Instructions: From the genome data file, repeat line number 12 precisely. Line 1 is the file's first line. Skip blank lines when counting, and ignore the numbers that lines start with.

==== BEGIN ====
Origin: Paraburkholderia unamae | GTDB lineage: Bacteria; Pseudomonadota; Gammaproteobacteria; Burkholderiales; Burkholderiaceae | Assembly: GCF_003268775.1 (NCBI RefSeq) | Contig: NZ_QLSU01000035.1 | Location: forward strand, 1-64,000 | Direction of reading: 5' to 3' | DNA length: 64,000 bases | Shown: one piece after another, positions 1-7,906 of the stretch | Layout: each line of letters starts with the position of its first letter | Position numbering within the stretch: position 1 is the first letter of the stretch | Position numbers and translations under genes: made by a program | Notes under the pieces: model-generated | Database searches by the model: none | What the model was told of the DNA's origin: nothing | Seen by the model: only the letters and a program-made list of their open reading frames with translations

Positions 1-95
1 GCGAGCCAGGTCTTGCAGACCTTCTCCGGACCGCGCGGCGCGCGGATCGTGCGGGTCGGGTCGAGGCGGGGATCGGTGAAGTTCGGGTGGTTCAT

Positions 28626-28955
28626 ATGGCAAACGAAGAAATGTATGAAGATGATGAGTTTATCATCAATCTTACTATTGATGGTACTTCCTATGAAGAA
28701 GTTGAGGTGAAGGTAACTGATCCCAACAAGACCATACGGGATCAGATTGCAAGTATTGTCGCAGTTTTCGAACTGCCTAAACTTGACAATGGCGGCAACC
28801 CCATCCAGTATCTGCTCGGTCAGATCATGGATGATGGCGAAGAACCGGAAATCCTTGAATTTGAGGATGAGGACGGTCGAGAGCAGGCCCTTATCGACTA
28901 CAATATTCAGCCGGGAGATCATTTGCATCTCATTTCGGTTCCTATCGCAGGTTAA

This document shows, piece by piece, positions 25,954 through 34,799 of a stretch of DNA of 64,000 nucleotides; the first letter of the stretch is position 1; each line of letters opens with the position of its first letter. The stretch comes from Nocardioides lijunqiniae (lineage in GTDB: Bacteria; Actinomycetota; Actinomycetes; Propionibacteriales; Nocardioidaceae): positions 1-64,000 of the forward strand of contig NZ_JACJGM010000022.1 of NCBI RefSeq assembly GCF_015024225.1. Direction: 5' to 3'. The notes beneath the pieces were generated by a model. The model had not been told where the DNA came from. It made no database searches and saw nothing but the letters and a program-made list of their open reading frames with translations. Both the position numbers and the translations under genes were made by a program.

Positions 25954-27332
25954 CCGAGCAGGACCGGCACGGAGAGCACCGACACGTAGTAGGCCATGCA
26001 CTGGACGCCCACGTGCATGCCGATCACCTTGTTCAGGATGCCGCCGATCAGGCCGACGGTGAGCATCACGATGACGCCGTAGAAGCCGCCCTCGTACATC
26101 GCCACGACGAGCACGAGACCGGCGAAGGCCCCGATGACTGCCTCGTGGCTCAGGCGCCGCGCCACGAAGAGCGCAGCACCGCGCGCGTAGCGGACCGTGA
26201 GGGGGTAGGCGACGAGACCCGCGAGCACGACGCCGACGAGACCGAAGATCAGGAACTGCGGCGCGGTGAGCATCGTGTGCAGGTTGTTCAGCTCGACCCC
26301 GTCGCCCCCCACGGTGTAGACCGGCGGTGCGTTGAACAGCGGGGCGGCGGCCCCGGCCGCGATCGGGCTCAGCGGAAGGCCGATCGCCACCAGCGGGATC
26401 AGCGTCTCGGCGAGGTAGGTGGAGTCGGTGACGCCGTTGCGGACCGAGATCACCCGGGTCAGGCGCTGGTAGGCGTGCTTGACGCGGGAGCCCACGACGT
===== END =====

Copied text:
26001 CTGGACGCCCACGTGCATGCCGATCACCTTGTTCAGGATGCCGCCGATCAGGCCGACGGTGAGCATCACGATGACGCCGTAGAAGCCGCCCTCGTACATC